Derived from found footage, Bill Morrison’s films are odes to snubbed celluloid.
Whether he slices the surviving moldy fragments of a lost silent film, as in “Decasia,” or crafts a dirge to the 1927 flooding of the Mississippi River with old documentary material, as in the recent “The Great Flood,” Morrison savors decayed film stock for its ghostly beauty. Lost worlds are not created or evoked; they are discovered and recovered.
What makes Morrison a great filmmaker, though, is not merely his application of restoration hardware but his brilliant exercise of symphonic software. His footage is silent. His films are not. He has a remarkably astute sense of music. The only major directors with a comparably original ear are probably Jean-Luc Godard and Peter Greenaway.
Most remarkable of all is that Morrison’s films are at their most cinematic when treated as performance art, with the music performed live, as it was Friday night in Royce Hall for “The Miners’ Hymns,” presented by UCLA’s Center for the Art of Performance.
The score for the 52-minute survey of coal workers in the pits of County Durham in northeast England last century is by Jóhann Jóhannsson. On hand to play it were a string quartet from a new music ensemble that has a big presence on the Brooklyn scene, a brass band of UCLA students and the Icelandic composer tapping away on his laptop to produce cavernous drones.
“Miners’ Hymns” begins and ends with faded, mundane aerial color footage of dreary plain Durham after the mines were gone. Jóhannsson’s score promises, however, more, first with a rising series of organ chords and then soft waves of brass producing an audible aura of the lives that made the mines and the town hum many years ago.
The dead are summoned, and they reappear in old black-and-white clips of Durham’s high streets and deep mines. The years must be guessed. Some of the footage seems to be from early last century, some from, maybe, the ‘60s. Shoppers live normal lives. Miners do not. They enter the underworld in the morning carrying their lunches like soldiers off to battle. They emerge at day’s end blackened with coal dust that cannot hide hardened expressions. They repeat this, daily, for a lifetime, and one typically cut short by muddied lungs.
And yet “Miners’ Hymns” is almost celebratory. Jóhannsson begins each section for the brass band with elemental materials, simple melodic phrases and repeated bland chords. But these materials grow into uncertain structures. Pitches sour. The sonic effect, enhanced by the electronics and the texture of the string quartet (when not overwhelmed by the brass, which was most of the time), is that of queasy strength.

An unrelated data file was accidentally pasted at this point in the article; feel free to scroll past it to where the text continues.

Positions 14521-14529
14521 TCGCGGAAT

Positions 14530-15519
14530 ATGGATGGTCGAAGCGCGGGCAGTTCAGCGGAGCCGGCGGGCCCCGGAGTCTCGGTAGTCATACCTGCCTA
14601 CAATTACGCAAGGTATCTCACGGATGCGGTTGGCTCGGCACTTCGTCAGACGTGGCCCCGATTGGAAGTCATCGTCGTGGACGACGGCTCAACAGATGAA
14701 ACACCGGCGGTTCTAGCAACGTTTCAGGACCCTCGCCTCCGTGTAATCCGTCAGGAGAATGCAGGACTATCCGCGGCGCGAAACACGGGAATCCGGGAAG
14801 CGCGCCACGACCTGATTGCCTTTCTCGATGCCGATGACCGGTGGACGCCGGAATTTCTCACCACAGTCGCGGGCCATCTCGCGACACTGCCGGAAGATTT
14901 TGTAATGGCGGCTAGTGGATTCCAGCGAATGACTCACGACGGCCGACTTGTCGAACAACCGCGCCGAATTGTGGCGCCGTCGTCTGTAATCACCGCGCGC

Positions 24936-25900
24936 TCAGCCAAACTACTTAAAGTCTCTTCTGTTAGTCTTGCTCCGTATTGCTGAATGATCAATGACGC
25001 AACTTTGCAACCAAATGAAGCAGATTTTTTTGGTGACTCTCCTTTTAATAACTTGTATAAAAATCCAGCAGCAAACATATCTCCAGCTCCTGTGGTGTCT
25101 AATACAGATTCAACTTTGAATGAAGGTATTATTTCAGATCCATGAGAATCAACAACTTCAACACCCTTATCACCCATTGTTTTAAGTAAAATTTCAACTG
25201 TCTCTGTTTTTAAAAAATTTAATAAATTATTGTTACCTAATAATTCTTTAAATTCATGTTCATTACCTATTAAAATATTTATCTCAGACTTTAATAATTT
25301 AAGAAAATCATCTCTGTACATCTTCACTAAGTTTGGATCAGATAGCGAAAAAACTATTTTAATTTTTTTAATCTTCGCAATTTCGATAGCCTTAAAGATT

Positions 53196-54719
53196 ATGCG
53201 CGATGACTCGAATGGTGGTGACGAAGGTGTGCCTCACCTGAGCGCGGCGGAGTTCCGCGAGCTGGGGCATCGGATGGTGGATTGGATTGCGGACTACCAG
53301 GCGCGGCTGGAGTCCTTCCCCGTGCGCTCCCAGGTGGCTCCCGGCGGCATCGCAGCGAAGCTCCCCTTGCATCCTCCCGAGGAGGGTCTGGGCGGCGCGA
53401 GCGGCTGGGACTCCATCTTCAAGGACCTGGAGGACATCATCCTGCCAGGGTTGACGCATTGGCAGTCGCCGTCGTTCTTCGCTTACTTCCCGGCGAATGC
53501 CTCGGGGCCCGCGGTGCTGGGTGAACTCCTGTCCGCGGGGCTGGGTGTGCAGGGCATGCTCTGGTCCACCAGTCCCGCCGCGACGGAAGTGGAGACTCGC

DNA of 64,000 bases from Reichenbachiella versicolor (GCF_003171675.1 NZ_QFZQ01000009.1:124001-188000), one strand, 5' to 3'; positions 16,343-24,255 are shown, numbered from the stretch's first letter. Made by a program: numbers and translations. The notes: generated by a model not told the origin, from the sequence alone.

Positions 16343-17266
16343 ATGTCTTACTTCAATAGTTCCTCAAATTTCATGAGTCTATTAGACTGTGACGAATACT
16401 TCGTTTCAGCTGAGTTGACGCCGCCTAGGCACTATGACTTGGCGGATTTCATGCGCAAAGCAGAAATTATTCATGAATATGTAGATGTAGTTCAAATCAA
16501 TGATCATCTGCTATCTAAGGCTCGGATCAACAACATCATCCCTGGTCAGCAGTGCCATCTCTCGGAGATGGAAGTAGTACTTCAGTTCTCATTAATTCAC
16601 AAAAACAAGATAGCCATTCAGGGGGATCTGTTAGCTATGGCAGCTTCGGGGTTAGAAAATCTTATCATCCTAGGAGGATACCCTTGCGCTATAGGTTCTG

At his least interesting, Jóhannsson produced ominous sound effects on his keyboard, the kind used in Hollywood thrillers to create a generalized atmosphere of dread. But at his most interesting, the composer added an aura of an era past that made the film itself come to three-dimensional life, revealing the great punishing beauty of mines.
The idea of a student brass band that is not top conservatory level can be a little scary. The UCLA Brass Ensemble struggled but rose to the challenge.
The string quartet was derived from the American Contemporary Music Ensemble, and it featured a couple of stars in the youthful New York new music scene.
In fact, two players happen to be emerging major composers in their own right: violinist Caroline Shaw (who won the Pulitzer Prize for composition last year) and violist Caleb Burhans. The other members were violinist Laura Lutzke and cellist Clarice Jensen.
Ryan McAdams conducted with slightly more showy enthusiasm than the players may have needed and certainly more than a film audience did. It would have helped if he not stood on a podium with his head in the projected frame.
The quartet got a chance to show itself off with seven short pieces by Jóhannsson to begin the evening, the composer accompanying either on laptop or piano. Two came from “Prisoners,” the recent thriller he scored. Others were from his CDs. Here mood overtook substance and, when Jóhannsson slid over to the grand piano, he seemed to be overtaken by a simplistic new-age spirit.
But Jóhannsson tapped into a more timeless music for “Miners’ Hymns,” giving Durham an unforgettable mystical aura it may never have had.